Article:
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Can Water Fuel Technology Cut Costs?

By: Kevin Watson MSc - Updated: 7 Aug 2013 | comments*Discuss
 
Water Fuel Technology Emissions Hydrogen

Hydrogen powered cars are fast becoming a reality. Companies such as Mercedes and Toyota have already developed engines fuelled on hydrogen.

But the technology has still some way to go before the price of a hydrogen car can match that of conventional models. In the meantime, some businesses are promoting a way to convert an existing car into a hybrid that uses both ordinary fuel and hydrogen. And the way to do this, they say, is by using water fuel technology.

Hydrogen

Scientists refer to hydrogen as a basic building block. It is 15 times lighter than air, constitutes about 75% of the sun, and is a vital part of water. Hydrogen is therefore an essential element in our lives and the solar system. It can also act as an emission-free fuel, although the technology to achieve this is expensive.

What some people have proposed, however, is that motorists can supplement the petrol or diesel in their cars with a simple, relatively cheap HHO generator.

HHO Generator

The claim is that an HHO generator extracts hydrogen from water and uses this to improve an engine’s performance.

The generator is a simple unit that can fit under the bonnet of a car. It consists of a small tank, which the driver fills with distilled water, and an electrolyte. The latter is usually potassium hydroxide.

The power to run the HHO generator comes from the vehicle’s alternator. This provides the electrical charge that goes into the distilled water/electrolyte mix in the generator’s tank.

The electrical charge causes a process of electrolysis to take place. This process separates the water’s oxygen and hydrogen molecules.

The generator then sends the molecules into the vehicle’s engine through the air intake. Once in the engine, the oxygen increases the octane level of the fuel. The hydrogen helps the engine’s combustion process.

The hydrogen does this by making the flame in the engine burn more rapidly than before. This means that the engine makes better use of the vaporised fuel. As a result, the more fuel that combusts, the greater the efficiency of the engine.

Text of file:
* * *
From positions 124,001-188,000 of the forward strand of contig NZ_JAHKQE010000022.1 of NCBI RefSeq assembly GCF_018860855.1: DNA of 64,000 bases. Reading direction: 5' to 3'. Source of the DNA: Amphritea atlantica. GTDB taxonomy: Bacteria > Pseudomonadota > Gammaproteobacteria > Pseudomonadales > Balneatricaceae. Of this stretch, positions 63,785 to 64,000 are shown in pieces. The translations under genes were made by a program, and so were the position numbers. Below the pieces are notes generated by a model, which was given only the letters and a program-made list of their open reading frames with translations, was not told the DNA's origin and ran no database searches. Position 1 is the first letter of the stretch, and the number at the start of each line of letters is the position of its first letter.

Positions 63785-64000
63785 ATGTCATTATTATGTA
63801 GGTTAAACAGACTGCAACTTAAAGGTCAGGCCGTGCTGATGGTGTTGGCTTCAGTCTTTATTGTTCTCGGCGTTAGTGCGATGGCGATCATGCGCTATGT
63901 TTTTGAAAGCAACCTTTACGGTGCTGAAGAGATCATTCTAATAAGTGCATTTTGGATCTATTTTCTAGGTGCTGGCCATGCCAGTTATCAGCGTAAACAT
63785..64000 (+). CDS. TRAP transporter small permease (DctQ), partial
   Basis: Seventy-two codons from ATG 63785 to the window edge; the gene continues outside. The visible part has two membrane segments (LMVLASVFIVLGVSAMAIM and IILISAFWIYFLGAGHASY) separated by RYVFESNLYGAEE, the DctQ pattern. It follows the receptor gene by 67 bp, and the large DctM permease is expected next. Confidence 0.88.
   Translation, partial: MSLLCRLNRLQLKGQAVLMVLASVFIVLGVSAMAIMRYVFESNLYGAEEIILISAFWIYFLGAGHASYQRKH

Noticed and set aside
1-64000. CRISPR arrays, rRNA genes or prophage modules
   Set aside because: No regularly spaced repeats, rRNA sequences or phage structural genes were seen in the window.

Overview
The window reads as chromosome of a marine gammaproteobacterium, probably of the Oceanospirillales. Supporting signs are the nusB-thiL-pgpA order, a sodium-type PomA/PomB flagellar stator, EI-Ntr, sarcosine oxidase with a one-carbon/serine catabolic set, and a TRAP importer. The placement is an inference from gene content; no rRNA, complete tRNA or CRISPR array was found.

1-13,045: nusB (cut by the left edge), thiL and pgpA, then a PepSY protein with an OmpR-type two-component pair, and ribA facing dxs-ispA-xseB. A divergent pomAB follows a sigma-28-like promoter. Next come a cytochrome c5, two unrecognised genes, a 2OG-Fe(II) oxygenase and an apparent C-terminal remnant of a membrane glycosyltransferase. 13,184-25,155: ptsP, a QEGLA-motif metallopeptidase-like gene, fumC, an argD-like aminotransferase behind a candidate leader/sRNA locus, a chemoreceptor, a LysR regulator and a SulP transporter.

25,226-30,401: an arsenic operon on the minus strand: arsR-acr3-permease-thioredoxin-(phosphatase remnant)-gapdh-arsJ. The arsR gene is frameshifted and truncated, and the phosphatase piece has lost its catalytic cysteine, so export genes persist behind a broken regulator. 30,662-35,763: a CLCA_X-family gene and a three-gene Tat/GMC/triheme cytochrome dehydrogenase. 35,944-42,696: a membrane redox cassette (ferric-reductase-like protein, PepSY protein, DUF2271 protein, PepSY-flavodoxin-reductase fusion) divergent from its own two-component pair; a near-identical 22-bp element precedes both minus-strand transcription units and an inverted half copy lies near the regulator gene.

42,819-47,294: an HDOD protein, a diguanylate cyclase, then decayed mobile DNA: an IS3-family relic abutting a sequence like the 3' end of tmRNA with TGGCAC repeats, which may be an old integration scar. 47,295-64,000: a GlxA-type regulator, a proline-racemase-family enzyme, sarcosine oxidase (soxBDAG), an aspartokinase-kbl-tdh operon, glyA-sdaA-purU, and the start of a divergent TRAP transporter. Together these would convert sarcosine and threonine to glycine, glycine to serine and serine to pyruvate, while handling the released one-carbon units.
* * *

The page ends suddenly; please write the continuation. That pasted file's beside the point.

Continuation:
Benefits

Among the benefits listed by the advocates of water fuel technology are:

  • Better use of fuel
  • A reduction in emissions
  • Greater engine power

Supporters of the water fuel system also say that the mileage per gallon for a petrol vehicle can increase by 25 – 50%. For a diesel engine, they maintain that the increase is 5 – 50%.

Viable

The above technology sounds simple and viable. The cost to buy and install an HHO generator is reasonable. And the reduction in running costs for a vehicle appears to be dramatic.

But water fuel technology has its critics. Some state that the principle behind the technology contradicts the first law of thermodynamics. Others say that if the technology works so well, and is so well priced, why doesn’t it appear in every car that comes off a production line?

On the other hand, some scientific studies do appear to give credence to the claims for water fuel technology. But whatever the reality may be, the idea of using water to cut back on emissions and increase miles per gallon is a fascinating idea.

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Pointless technology. Anything that will still rely on fossil fuels is a waste of time and will go the same way as the betamax video recorder. We need to go totally hydrogen which can be produced by natural process, (algae etc) Petrol and diesel will only get more and more expensive. in 20 years time we will be paying £5 £10 a litre and it will become more expensive than gold! The same can be said about electric cars, again pointless and technology that will die very quickly.
David Rice - 2-Sep-11 @ 4:04 PM
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